Luckily there is an Au Bon Pain in our building, and three of us were able to grab enough ready-made sandwiches and soup bowls to stave of a herd or hungry, tired non-profit staff. It wasn't what we had expected to eat that day, but at least we got food. Also, Au Bon Pain gave us an unsolicited discount even though we totally cleaned them out of ready made sandwiches right before their busy lunch time. I love you Au Bon Pain. Let's get married.

The next day, feeling somewhat removed from the stress and after writing that cathartic blog post, I called the store again to find out exactly what happened. I explained my story no less than four times, in detail. Each time after I finished I was asked to hold. Then without telling me I would be transferred or even to whom I was talking, a new voice would pick up the line and say "Honeybaked Ham, how can I help you?" At this point, all the fuzzy warm thoughts of being nice to the poor incompetent people had withered away and my vocabulary was expanding like a maternity pants elastic on crack. (Where the fa-shizzle did that analogy come from, by the way?) Anywho, Cathlin had run out of patience by the time some unnamed woman admitted that they had my order on record but someone had forgotten to post it on the cork board so it never got put together. Just smacks of competence, doesn't it? You're totally on your way to order food from them online right now, aren't you? Plus, the cherry on this crap-cake? They didn't even offer an apology. Not one of the four people I spoke with even uttered the word "sorry". Customer service at its finest.

This, my friends, is why internet comment boards and review sites were created. And you know the best part? While rants containing four letter words and feces-analogies generally get you deleted or ignored, rants full of corporate lawyer/professor/Queen of England speak? They get you a call from HoneyBaked Ham corporate offices and 20 lbs of free Ham, some turkey, three loaves of artisan breads, two kinds of spread, three bricks of various cheeses, dijon mustard, a wooden cutting board, and a shiny new knife. Or in other words:

Reti-frigging-bution, baby!

Postscript: I do feel I should mention that while working with this particular branch was like poking myself in the eye with a cactus, HoneyBaked Ham corporate was incredibly nice and easy to work with. I've only ever dealt with them once, and I'm not in anyway advocating some sort of boycott mania of HoneyBaked. Actually, the free cutting board was kinda nice, so if anything I'd say go ahead and eat at their deli. Just maybe be wary of the catering option if you live in DC. Or, more specifically, don't use the Chevy Chase branch. That is all. Carry on.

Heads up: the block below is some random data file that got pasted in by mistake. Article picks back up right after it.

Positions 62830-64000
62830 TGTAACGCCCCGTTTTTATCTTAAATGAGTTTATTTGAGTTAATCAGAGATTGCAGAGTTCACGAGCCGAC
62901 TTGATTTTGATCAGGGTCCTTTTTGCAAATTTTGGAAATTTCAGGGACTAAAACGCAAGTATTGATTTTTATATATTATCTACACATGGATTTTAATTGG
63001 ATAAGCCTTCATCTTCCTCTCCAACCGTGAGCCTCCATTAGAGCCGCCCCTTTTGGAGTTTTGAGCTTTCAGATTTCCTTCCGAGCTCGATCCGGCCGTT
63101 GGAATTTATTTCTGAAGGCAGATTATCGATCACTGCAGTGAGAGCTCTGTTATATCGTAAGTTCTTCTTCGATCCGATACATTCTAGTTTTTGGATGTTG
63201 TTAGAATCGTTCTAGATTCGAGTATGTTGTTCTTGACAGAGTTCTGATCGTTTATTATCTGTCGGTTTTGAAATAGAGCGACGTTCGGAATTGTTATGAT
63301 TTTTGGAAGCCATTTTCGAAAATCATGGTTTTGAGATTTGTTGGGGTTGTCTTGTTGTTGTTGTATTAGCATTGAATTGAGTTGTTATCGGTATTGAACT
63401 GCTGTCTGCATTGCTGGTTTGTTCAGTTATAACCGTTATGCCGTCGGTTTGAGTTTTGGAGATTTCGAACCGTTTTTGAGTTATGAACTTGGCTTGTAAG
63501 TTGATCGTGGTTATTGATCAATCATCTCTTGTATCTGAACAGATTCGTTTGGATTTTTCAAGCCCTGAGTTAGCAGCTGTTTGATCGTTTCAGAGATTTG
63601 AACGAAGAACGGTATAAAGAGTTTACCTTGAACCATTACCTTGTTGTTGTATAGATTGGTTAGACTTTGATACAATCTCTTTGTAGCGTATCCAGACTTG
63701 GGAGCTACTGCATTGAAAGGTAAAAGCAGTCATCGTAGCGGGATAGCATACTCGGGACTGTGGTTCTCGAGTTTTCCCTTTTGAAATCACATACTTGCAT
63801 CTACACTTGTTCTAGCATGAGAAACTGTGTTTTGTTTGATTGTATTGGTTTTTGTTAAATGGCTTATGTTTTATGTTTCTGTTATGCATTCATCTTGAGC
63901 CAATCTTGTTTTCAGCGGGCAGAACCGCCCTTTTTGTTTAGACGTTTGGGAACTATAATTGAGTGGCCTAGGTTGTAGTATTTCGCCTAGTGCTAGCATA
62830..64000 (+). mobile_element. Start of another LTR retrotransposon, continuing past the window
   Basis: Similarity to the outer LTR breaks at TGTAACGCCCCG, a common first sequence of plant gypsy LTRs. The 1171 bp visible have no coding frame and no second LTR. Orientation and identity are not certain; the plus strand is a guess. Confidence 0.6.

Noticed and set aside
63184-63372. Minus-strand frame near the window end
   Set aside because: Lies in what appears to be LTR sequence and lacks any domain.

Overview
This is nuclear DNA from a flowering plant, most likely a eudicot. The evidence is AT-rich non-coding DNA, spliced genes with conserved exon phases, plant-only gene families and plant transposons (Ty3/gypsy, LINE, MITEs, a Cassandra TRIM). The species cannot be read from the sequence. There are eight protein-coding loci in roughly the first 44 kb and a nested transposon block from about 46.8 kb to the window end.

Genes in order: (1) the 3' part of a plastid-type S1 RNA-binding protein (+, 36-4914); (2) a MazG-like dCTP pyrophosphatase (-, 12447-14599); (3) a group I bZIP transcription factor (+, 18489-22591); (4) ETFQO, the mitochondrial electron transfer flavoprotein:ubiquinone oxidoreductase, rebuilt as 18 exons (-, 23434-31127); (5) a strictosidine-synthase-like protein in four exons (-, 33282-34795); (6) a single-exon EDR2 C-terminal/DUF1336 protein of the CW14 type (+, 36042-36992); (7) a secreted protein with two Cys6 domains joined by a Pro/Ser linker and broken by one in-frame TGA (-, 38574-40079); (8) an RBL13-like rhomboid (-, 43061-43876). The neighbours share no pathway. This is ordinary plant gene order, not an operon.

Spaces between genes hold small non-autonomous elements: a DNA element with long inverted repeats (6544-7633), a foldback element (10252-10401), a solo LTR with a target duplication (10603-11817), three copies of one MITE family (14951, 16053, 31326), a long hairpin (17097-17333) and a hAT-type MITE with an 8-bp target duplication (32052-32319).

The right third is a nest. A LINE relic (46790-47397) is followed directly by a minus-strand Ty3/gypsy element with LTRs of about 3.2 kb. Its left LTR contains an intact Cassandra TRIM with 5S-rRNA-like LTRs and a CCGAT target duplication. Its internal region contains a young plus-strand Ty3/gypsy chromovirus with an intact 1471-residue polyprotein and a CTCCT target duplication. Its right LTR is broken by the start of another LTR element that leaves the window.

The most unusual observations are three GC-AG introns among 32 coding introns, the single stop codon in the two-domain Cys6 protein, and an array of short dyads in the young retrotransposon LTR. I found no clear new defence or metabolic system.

Friday, December 11, 2009

Running for It

I don't know why I run to the bus stop everyday. I give myself plenty of time to get there at a normal walking pace, and it's not easy to run in heels. It's cold now too, the kind of frigged cold that frosts your breath and numbs your lungs. But I find myself running down the hill every morning anyway. I guess there is something joyful about running in the early morning, even when I'm tired and it's freezing outside. I'm not sure. But I run anyway, down the hill, through the spongy, wet leaves gathered along the sidewalk. I only pause once, at the busy road, to wait for a break in traffic so I can sprint across the street.

Sometimes he is at the bus stop before me, and sometimes he doesn't come at all. Most of the time he wears army fatigues and a snazzy beret. Sometimes he wears a suit. Once, he brought a bike. We don't talk much, but we always say good morning or at least acknowledge each other. He seems nice. Organized. Grown up.

The bus driver wears a stud in one ear, maybe in both but I never see the other ear. I'm not sure how he manages to stop the bus exactly in front of me every time so that all I have to do is step up and I'm on the bus. My metro card makes a little ping sound to let me know it's been charged the $1.25, and I pause my iPod to be sure I hear that little ping. That's the only time I ever pause the music that gets me from home to work and back everyday. It lasts about one and a half seconds.

Another face I see everyday. Without fail. He sits in the same seat everyday too. The one reserved for handicapped passengers right up front. He sits there for the leg-room, I think, knowing that no one with a real disability rides this bus with us. I never acknowledge him, though I know his face well enough now that I could easily recognize him in a crowd. I sit at the very back of the bus. I need more leg room too, but I'm not gutsy enough to sit in the handicapped spots like he does.